History of the Ad Exchange Landscape Part IV: The Ad Network Is Dead, Long Live the Ad Exchange

Part IV: The Ad Network Is Dead, Long Live the Ad Exchange

I’ve written a few times about Ad Exchanges on this site, as they are one of the more exciting areas to think about in digital advertising right now.  Ad Exchanges such as Google Exchange, Right Media Exchange, or Microsoft Exchange are an elegant solution to this mess of redirects and inefficient monetization for the industry at large and offer the revolutionary opportunity to do true audience targeting.  Via an ad exchange, sellers can auction their inventory to the highest bidder through a single redirect, and buyers can evaluate and bid on that inventory impression by impression using rich pools of their own or 3rd party data.  This rich targeting gives ad exchanges a big advantage over ad networks in terms of transparency and targeting capabilities and since ad exchanges aggregate the inventory from thousands of publishers in the same place, exchanges also offer exponentially more reach than any ad network ever could.  Combine that with the fact that the exchange is also highly transparent in terms of pricing and doesn’t mask a markup on the media like an ad network, and you can see why both advertisers and publishers are pretty excited about the ad exchange opportunity.

Of course, if your business is optimizing ad network spend, the exchange is actually a threat, since the exchange aims to do exactly the same thing as a network optimizer, but just on a larger scale and therefore, with greater efficiency.  But unlike many of the ad networks out there, the network optimizers weren’t just an office of sales people, they had real technology, teams of developers, and knew how to build product.  So instead of trying to push publishers away from the ad exchanges, they’ve for the most part embraced ad exchanges and real-time-buying (RTB) systems, and have worked to aggressively assimilate demand from the ad exchanges into their auction and optimization algorithms.  RTB is certainly a growth area for digital advertising, but since ad networks still provide about 70 – 80% of the demand dollars out there most publishers can’t walk away from that source of revenue just yet.

So where does digital advertising go from here?  Well, there are a few other issues lurking in the background where Supply Side Platforms will play a key role.  The first issue is data leakage, where advertisers seek to data-mine publisher audiences though dropping their own cookies out of ad buys, or even using javascript tags to scrape the page content the ad serves on as well.  In my experience, publishers drastically underestimate the risk of data leakage to their business, mostly because there aren’t many tools in place to help them manage the problem.  Currently there are only blunt-instrument approaches, but the SSPs are hard at work building new tools to expose the problem to publishers and help them take on this issue head first.  Also on the horizon is the concept of audience futures, or guaranteed RTB, which combines the targeting benefits of RTB with the placement and priority guarantees of a premium ad buy, and by the way, can bypass the ad exchange altogether.  Data Management Platforms like Demdex and RedAril have already built a model for audience profiling systems, but it’s such a natural place for the Supply Side Platforms to go because it provides a new premium sales product to publishers and uses most of the same infrastructure as the ad exchange monetization plumbing they already provide.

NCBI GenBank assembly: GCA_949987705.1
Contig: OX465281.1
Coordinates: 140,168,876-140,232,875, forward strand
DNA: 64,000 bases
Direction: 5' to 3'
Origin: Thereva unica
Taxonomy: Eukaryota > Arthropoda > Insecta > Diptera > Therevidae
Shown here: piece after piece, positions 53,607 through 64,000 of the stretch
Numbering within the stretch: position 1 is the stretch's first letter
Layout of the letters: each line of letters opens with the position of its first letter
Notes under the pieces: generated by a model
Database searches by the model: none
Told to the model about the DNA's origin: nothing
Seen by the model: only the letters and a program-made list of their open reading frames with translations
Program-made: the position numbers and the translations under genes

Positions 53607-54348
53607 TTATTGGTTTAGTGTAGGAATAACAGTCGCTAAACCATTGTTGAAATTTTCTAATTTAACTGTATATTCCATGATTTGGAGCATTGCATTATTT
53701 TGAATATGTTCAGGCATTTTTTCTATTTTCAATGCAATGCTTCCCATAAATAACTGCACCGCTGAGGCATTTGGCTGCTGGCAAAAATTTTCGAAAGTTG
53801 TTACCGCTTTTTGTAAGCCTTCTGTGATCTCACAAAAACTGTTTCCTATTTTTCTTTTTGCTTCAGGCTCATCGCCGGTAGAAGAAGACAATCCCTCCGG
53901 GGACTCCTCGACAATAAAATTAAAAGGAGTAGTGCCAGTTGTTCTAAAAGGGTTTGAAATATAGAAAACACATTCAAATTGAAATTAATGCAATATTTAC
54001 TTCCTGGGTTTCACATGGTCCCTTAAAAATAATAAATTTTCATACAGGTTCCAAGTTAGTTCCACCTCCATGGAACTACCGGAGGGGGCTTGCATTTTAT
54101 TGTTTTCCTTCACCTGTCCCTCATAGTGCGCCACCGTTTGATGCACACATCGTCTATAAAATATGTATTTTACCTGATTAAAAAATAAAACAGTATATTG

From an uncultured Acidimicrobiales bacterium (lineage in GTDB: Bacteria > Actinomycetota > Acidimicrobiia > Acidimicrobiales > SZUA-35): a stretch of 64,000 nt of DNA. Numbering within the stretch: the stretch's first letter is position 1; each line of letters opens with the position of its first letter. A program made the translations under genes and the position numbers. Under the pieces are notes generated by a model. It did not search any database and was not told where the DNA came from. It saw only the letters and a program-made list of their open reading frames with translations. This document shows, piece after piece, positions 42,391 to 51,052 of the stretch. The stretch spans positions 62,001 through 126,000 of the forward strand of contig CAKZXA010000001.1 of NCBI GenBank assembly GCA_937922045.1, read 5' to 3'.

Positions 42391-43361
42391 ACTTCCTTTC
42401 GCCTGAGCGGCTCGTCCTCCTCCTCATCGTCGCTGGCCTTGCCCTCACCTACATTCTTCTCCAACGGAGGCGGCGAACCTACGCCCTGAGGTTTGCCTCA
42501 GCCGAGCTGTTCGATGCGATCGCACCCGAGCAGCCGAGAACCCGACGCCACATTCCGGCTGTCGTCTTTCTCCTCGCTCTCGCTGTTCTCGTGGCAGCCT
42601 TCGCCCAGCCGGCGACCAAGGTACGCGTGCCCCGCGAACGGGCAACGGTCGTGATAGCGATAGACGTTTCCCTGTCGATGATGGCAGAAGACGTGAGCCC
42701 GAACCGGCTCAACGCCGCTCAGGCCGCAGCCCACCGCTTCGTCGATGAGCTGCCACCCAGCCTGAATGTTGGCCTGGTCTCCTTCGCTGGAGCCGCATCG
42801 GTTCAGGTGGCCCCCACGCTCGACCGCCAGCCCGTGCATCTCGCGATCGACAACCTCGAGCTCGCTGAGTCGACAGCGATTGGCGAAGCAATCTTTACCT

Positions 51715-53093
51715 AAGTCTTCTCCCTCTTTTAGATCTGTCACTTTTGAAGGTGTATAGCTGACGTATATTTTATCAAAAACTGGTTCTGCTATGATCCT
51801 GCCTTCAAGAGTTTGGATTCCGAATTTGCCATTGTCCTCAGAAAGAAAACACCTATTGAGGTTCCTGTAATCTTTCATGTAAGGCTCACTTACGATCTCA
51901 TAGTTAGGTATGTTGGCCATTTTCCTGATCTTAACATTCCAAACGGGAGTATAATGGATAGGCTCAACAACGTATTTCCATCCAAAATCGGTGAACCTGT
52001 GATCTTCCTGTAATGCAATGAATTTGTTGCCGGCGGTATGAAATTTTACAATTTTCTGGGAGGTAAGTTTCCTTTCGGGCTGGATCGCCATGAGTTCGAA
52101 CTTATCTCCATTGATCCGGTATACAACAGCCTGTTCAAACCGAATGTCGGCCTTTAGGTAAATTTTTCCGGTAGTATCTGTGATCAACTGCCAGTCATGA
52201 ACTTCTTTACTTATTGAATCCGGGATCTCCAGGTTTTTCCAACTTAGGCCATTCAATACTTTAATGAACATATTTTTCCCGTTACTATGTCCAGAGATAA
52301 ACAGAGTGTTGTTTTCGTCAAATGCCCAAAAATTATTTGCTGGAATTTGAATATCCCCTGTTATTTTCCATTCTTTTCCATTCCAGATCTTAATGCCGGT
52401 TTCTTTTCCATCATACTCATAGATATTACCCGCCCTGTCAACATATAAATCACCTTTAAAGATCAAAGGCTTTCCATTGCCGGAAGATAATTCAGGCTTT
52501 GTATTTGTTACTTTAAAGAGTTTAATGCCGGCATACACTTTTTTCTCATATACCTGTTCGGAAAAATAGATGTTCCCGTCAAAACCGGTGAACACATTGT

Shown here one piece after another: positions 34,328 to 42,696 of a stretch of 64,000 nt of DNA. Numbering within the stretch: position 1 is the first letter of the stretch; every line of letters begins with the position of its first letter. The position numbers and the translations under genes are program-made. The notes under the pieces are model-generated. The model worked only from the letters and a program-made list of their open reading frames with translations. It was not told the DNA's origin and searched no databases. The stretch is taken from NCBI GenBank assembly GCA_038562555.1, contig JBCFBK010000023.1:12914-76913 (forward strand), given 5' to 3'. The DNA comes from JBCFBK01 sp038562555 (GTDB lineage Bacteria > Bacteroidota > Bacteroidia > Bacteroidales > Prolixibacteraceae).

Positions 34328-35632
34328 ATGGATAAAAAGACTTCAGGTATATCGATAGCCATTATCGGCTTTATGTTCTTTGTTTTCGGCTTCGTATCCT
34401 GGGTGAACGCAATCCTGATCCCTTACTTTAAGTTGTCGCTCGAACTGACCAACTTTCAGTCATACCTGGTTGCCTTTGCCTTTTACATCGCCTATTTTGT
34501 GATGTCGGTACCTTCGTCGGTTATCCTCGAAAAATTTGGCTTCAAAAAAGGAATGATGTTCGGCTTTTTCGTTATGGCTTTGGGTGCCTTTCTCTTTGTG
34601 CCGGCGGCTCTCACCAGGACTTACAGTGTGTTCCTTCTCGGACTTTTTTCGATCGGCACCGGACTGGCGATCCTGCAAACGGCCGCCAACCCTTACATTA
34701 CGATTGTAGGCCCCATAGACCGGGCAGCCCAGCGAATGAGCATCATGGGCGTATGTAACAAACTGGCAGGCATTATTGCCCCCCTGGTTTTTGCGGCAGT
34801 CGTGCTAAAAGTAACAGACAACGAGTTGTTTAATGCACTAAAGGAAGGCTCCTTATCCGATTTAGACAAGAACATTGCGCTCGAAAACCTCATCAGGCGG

Hard to say exactly where this will all land, but it should be interesting to find out!

Read the prior sections of this series:

Part I: Rise of the Ad Networks

Part II: Network Fragmentation and the Ad Ops Problem

Part III: Network Optimizers to the Rescue (?)


  1. Loved this 4 part series. Very insightful into the evolution of the ever changing landscape. So, how do the Exchanges themselves actually make money if their is price transparency? Do you have a write-up on revenue models between all the players in an exchange environment?

  2. Hi Zachary,

    The exchanges make money by charging a small fee on each transaction – like a credit card merchant. I don’t have a revenue model written up on this site, but almost everyone works on a ‘cost-plus’ model, meaning they charge a % fee on the media cost that runs through their system. The DSPs charge the advertisers a % fee, the SSPs charge the publishers a % fee, and the ad exchanges charge the DSPs a % fee. Those fees are usually 10 – 20%, depending on the company and client volume.

    The idea was to make the pricing in an RTB environment very transparent, which contrasts to the opaque model that ad networks use, where they charge advertisers a fixed price and usually don’t say what the media actually costs. So Ad Networks that happen to buy through exchanges will usually work on an arbitrage model, buying the media for one price, and charge the client another based on a variable markup. Finally, the data brokers and data exchanges. These companies have the most complex model out there, and might charge on a per cookie basis, usually called a ‘per stamp fee’, a fixed fee for exclusive use over a set time frame, or even use a separate auction to set the stamp fee. All that said, data fees typically back into a $1 – 3 CPM fee, incremental to the media cost.


  3. This series had been great reading.

    So what you’re saying is that as a publisher, since 70%-80% of the market is still owned by networks, I cannot yet effectively rely solely on an exchange? I still need to daisy-chain (or let a PubMatic type of service do that on my behalf) and in the best case throw that exchange somewhere in the chain?

  4. It might not be quite that much, but yes, ad networks still control a large share of budget, so if you are focused on driving the most amount of revenue through this channel, you can’t ignore ad networks.

    It’s an interesting time though because the lines are really blurring between ad networks and RTB from a demand standpoint. Advertisers initially started to use networks for cheap reach, but that’s evolved over time. Today, the most successful ad networks have in house technology, and are actually performance engines that target and profile audiences. Many of those networks are actually out buying on an RTB platform for the same reasons advertisers are – it’s just more efficient from and optimization and operations perspective. In a few years, I would imagine that most all remnant advertising will be done through an RTB channel, even if an ad network is the buyer. In fact, if you work with an RTB platform that accepts network demand, it would be a smart thing to only take a flat bid from those networks to minimize the opportunity for them to arbitrage the media.